A FIVE-YEAR-OLD BOY with autism has been branded a sex offender after he hugged a classmate and kissed another on the cheek at an elementary school in Tennessee.
Nathan, who attends East Ridge Elementary reportedly 'overstepped his boundaries' and teachers phoned his family, urging them to have a conversation with him about.
The family claim that Nathan is being accused of "sexual activities" by members of staff at the school.
Summery Putnam, Nathan's guardian, told News Channel 9 , that she received a call about the incidents at the start of September.
Ms Putnam insists that due to Nathan's condition, he doesn't fully understand what he's doing wrong. Nevertheless, she says the school have filed an official report.
"I was sick to my stomach," Ms Putnam said.
"The teacher called me and said 'you need to have a talk with Nathan about boundaries'.
Upset at the news that Nathan is being subject to such a inquiry, Ms Putnam remains baffled about the way the school have dealt with the incident.
"If you don't understand how autism works, you think he's acting out and being defiant, but that's not the situation," she said.
Nathan's grandmother Debi Amick took to Facebook to air her grievances, asking: "What do you do when a five year child [sic] is being labelled a sexual predator and accused of sexual harassment by the school system?"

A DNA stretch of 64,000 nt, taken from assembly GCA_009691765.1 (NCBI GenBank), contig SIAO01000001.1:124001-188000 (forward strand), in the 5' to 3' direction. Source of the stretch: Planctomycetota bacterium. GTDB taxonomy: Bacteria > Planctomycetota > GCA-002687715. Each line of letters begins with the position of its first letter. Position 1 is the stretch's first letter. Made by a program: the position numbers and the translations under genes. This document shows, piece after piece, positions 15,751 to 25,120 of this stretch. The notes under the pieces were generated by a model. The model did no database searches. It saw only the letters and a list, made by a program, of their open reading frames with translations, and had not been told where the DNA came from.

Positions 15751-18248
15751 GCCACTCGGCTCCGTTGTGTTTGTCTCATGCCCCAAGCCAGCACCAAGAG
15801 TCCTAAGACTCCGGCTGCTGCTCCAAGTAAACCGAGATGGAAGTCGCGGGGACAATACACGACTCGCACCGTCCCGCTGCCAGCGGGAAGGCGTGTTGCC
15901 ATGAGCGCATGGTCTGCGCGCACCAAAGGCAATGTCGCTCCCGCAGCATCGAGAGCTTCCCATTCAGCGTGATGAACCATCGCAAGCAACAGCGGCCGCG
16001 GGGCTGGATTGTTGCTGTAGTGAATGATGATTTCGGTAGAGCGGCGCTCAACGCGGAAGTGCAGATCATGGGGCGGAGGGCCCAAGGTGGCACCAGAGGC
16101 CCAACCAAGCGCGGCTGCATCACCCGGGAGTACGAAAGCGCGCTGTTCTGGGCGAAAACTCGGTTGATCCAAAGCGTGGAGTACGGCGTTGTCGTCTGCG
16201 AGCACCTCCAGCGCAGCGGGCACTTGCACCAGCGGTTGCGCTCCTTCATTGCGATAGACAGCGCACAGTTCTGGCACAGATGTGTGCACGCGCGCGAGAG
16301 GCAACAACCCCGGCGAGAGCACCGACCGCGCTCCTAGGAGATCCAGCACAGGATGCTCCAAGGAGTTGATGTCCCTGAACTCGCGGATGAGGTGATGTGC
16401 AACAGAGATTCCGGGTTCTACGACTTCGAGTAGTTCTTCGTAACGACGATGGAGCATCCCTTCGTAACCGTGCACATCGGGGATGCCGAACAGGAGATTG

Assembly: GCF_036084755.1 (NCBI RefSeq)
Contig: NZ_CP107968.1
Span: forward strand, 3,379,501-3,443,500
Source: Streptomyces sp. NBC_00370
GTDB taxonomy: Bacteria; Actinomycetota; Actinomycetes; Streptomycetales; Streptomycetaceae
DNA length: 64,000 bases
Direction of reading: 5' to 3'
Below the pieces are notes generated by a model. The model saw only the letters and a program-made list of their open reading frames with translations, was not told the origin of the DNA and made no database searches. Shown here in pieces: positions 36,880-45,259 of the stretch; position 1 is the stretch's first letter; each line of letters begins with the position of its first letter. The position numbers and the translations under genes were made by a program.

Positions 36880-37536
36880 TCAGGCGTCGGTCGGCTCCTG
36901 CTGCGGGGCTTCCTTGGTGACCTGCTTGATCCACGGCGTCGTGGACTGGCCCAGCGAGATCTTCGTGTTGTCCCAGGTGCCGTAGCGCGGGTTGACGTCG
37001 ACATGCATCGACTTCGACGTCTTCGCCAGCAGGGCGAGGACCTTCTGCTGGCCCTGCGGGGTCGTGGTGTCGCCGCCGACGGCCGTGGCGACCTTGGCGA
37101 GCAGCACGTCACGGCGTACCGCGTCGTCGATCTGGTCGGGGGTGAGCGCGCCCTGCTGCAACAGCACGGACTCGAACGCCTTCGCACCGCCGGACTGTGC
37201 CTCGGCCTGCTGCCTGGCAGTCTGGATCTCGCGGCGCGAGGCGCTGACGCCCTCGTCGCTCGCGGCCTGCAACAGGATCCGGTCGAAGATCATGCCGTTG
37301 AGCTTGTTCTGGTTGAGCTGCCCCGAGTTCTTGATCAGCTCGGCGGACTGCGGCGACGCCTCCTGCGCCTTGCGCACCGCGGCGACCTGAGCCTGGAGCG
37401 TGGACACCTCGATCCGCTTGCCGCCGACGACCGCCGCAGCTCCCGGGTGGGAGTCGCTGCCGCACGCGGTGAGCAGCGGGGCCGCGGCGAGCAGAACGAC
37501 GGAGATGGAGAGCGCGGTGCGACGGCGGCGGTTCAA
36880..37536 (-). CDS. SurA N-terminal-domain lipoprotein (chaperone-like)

She went on to claim that the report being filed will "go in his record for the rest of his life."
"This child is autistic," she continued. "He comprehends and functions very different than your typical 5 year.
"What do you do? Who do you turn to for help when the school will not even listen to the child's doctor when he explains the child's difficulties in his comprehension of simple things such as boundaries?
"If anyone can offer help or advice please do," she added.
Ms Putnam has since moved Nathan to another class in the school with a different teacher.
Spokesman for the Hamilton County Department of Education Tim Hensley said, in a statement, schools were entitled to report any concerns they had regarding a child.
He said: "School personnel are required to concerns regarding children to the Department of Child Services (DCS).
"It’s up to DCS to determine if those reports are acted on by DCS and what form those actions may take."